The Rays are all about maximizing the efficiency of their roster. Yet on their 40-man roster their appears to be a player who lacks both the ability to provide a present contribution and upside for the future: 27 year old right-handed reliever Josh Lueke. This season, Lueke was downright horrific, managing just a 5.56 ERA in 42 minor league relief appearances and an 18.90 ERA in 3 major league appearances. Why keep this guy on the roster when the Rays could designate him for assignment (with him seemingly likely to pass through waivers anyway) and get a player onto the roster who could actually help the team this September?
Lueke is a good example of how misleading ERA can be. On the year in the minor leagues, Lueke’s ERA may be exorbitantly high, but he actually posted a 9.4 K/9, a 2.3 BB/9, and a 0.8 HR/9. That’s an outstanding 2.84 FIP. And Lueke has the stuff to be an effective big league reliever. He throws a mid-90’s fastball that isn’t straight, featuring solid run away from right-handed batters along with solid sink. His secondary pitches are a low-80’s splitter with sharp downward movement that has the ability to be an excellent swing-and-miss and groundball pitch, and a curveball around 80 MPH with big break. Lueke’s problem is that while he has decent control of his pitches, he has trouble commanding them. He leaves his pitches up in the zone too often and gets hit hard when he doesn’t. Lueke has stretches where he keeps his pitches down and the results are great. But August of 2012 at Triple-A Durham was not one of those stretches as he posted a 9.53 ERA in 8 appearances and 11.1 IP, allowing an insane 33.3% line drive rate and just 28.6% groundball rate. Yeah, he allowed more line drives than groundballs. He actually struck out 13 while walking just 1 over the course of the month, but it didn’t matter as his mistakes more than offset that. Lueke has some potential. He may even have setup man upside- his arsenal is extremely similar to Joel Peralta as both throw fastballs, splitters, and curveballs. But right now, he simply isn’t consistent enough for the Rays to give him the ball for innings of any meaning.
Why haven’t the Rays designated Lueke for assignment if he is not ready to help the big league team and there are players not on the 40-man roster who hypothetically could? We assumed above that because of his scary ERA, no MLB team would claim Lueke and he would pass through waivers and remain in the organization. Maybe that isn’t such a same assumption- why would at least one of the other 29 MLB teams not take a good arm and give him a shot? By keeping Lueke on the 40-man roster even though they have not brought him to the big leagues, the Rays are showing that they believe in his potential enough to make sure they keep him. They also are saying that no marginal contribution whatever player that replaced him would give is worth losing him.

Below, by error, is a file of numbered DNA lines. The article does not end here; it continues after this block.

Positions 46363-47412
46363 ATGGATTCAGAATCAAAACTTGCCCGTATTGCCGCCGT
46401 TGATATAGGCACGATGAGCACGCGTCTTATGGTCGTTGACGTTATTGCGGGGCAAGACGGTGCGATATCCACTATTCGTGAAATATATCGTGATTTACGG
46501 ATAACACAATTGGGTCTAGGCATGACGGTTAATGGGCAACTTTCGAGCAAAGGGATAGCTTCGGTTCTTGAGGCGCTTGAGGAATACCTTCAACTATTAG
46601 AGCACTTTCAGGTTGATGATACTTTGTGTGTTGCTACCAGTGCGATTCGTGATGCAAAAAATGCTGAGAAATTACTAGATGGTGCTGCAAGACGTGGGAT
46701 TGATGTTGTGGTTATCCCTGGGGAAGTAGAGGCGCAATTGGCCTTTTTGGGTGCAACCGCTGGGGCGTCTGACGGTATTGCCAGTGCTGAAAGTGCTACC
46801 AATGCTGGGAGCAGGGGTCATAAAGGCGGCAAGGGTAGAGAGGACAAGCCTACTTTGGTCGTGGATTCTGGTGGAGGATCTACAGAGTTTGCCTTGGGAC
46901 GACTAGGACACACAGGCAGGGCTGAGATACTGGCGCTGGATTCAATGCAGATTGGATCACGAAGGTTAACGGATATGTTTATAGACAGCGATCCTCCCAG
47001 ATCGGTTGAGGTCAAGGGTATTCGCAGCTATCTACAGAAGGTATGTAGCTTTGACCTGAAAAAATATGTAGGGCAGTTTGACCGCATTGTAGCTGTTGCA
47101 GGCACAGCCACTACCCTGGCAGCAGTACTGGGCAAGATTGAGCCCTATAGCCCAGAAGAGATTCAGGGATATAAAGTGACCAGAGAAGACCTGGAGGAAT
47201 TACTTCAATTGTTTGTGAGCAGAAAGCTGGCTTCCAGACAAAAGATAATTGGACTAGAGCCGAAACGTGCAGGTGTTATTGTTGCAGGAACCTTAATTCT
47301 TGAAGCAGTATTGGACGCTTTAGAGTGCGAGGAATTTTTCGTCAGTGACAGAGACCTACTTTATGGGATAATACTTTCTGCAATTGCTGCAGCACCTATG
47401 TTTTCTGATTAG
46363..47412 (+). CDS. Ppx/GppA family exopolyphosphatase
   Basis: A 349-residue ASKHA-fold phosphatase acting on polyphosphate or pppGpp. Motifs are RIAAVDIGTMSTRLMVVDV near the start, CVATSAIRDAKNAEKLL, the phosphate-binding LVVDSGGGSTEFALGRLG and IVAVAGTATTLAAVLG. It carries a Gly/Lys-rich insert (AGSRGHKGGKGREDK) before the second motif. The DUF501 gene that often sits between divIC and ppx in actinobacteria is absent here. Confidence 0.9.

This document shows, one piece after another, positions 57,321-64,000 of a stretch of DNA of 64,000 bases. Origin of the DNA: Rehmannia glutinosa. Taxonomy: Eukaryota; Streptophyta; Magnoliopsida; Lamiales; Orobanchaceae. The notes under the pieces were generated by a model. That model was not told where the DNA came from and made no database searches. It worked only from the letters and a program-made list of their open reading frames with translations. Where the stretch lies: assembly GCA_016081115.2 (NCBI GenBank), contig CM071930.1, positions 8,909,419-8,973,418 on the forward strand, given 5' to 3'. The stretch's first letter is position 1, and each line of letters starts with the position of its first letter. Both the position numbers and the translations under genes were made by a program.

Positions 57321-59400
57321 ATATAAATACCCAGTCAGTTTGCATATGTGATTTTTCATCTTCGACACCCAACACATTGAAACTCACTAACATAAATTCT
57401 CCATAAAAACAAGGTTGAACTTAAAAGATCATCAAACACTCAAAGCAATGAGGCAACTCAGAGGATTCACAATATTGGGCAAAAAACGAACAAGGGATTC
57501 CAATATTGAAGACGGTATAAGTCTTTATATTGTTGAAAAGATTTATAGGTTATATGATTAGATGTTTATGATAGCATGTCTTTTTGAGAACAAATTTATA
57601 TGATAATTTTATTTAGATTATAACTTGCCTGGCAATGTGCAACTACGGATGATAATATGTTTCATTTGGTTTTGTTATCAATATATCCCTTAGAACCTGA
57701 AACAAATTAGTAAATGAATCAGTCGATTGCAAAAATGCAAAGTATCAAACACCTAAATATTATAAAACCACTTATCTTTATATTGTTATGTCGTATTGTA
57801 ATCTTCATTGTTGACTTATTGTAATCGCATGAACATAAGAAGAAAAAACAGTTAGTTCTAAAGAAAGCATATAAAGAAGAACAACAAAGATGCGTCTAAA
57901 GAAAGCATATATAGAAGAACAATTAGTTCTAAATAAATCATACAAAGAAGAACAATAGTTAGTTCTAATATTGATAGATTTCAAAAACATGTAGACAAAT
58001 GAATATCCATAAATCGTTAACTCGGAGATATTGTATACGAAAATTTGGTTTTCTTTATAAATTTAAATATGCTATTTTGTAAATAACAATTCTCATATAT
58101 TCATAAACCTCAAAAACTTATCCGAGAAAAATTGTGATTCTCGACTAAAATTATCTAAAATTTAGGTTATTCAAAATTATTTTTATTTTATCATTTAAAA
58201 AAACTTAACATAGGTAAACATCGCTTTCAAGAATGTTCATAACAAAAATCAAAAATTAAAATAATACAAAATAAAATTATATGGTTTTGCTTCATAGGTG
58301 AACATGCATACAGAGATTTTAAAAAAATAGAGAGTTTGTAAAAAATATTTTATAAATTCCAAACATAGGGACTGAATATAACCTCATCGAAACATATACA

If the Rays did designate for assignment Josh Lueke, who would they add to the 40-man roster? A couple of interesting options are first baseman/outfielder Leslie Anderson and infielder Cole Figueroa. Anderson, 30, posted a .309/.355/.450 line for Durham this season with 21 doubles, 14 homers, 56 RBI, and 56 strikeouts versus 26 walks in 116 games. Anderson can also play solid defense at first base, left field, and right field. But Anderson’s lack of plate discipline could limit his ability in the major leagues. However, considering how bad Carlos Pena has been, why not call up Anderson as at least another pinch-hit option? The big issue here is that Anderson will be owed a significant bonus (just under $70,000 at this point) in addition to his big league salary (around another $70,000) per his contract should he be promoted to the big leagues, and while the Rays are willing to pay that money, they won’t be doing that just to give Anderson 30 plate appearances the rest of the season. Injury or other circumstances may change that, but right now, Anderson does not appear to be in consideration for big league time by the Rays. Figueroa, 25, posted a .292/.362/.413 line with 23 doubles, 5 triples, 5 homers, 54 RBI, and 43 walks versus 31 strikeouts in 113 games and 452 plate appearances, with 88 games and 347 plate appearances coming at Triple-A. Figueroa can also play both second and third base. However, Figueroa is redundant on the big league roster right now because he can’t play shortstop and without any standout tools, he would basically be a pinch-hitter with good plate discipline. Anderson and Figueroa could be options for the Rays moving forward, but the Rays aren’t going to DFA a pitcher with some promise in Lueke to give either of them a few at-bats.
What are the Rays going to with Josh Lueke? Right now, nothing. Their pitching coordinators will keep working with him to keep his pitches down, and if he shows improvement, maybe he’ll be called up to the big leagues and make an appearance or two. But Lueke’s current ability is not the focus for the Rays. They’re worrying about the big picture, and they’re not going to risk losing whatever potentially he has for negligible big league benefit from another player down the stretch.